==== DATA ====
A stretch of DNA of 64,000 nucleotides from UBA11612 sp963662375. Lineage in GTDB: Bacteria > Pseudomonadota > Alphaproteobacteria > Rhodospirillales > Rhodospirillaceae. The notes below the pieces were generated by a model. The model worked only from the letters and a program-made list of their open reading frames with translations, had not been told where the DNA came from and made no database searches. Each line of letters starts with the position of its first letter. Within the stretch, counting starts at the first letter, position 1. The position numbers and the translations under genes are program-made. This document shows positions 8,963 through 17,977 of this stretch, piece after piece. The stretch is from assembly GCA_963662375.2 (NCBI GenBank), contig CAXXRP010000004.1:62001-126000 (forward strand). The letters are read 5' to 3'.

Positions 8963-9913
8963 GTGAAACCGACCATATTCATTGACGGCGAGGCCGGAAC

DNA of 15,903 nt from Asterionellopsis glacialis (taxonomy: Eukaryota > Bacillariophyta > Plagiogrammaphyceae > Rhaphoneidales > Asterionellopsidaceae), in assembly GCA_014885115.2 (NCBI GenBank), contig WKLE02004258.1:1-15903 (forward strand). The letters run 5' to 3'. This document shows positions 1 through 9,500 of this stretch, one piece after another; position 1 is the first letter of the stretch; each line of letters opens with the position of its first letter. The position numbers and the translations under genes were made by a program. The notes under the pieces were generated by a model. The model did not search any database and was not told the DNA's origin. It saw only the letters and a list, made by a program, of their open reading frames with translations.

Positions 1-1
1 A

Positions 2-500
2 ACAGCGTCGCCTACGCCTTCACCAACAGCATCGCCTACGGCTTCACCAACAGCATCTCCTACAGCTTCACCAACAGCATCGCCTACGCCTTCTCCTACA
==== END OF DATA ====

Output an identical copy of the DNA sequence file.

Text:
A stretch of DNA of 64,000 nucleotides from UBA11612 sp963662375. Lineage in GTDB: Bacteria > Pseudomonadota > Alphaproteobacteria > Rhodospirillales > Rhodospirillaceae. The notes below the pieces were generated by a model. The model worked only from the letters and a program-made list of their open reading frames with translations, had not been told where the DNA came from and made no database searches. Each line of letters starts with the position of its first letter. Within the stretch, counting starts at the first letter, position 1. The position numbers and the translations under genes are program-made. This document shows positions 8,963 through 17,977 of this stretch, piece after piece. The stretch is from assembly GCA_963662375.2 (NCBI GenBank), contig CAXXRP010000004.1:62001-126000 (forward strand). The letters are read 5' to 3'.

Positions 8963-9913
8963 GTGAAACCGACCATATTCATTGACGGCGAGGCCGGAAC

DNA of 15,903 nt from Asterionellopsis glacialis (taxonomy: Eukaryota > Bacillariophyta > Plagiogrammaphyceae > Rhaphoneidales > Asterionellopsidaceae), in assembly GCA_014885115.2 (NCBI GenBank), contig WKLE02004258.1:1-15903 (forward strand). The letters run 5' to 3'. This document shows positions 1 through 9,500 of this stretch, one piece after another; position 1 is the first letter of the stretch; each line of letters opens with the position of its first letter. The position numbers and the translations under genes were made by a program. The notes under the pieces were generated by a model. The model did not search any database and was not told the DNA's origin. It saw only the letters and a list, made by a program, of their open reading frames with translations.

Positions 1-1
1 A

Positions 2-500
2 ACAGCGTCGCCTACGCCTTCACCAACAGCATCGCCTACGGCTTCACCAACAGCATCTCCTACAGCTTCACCAACAGCATCGCCTACGCCTTCTCCTACA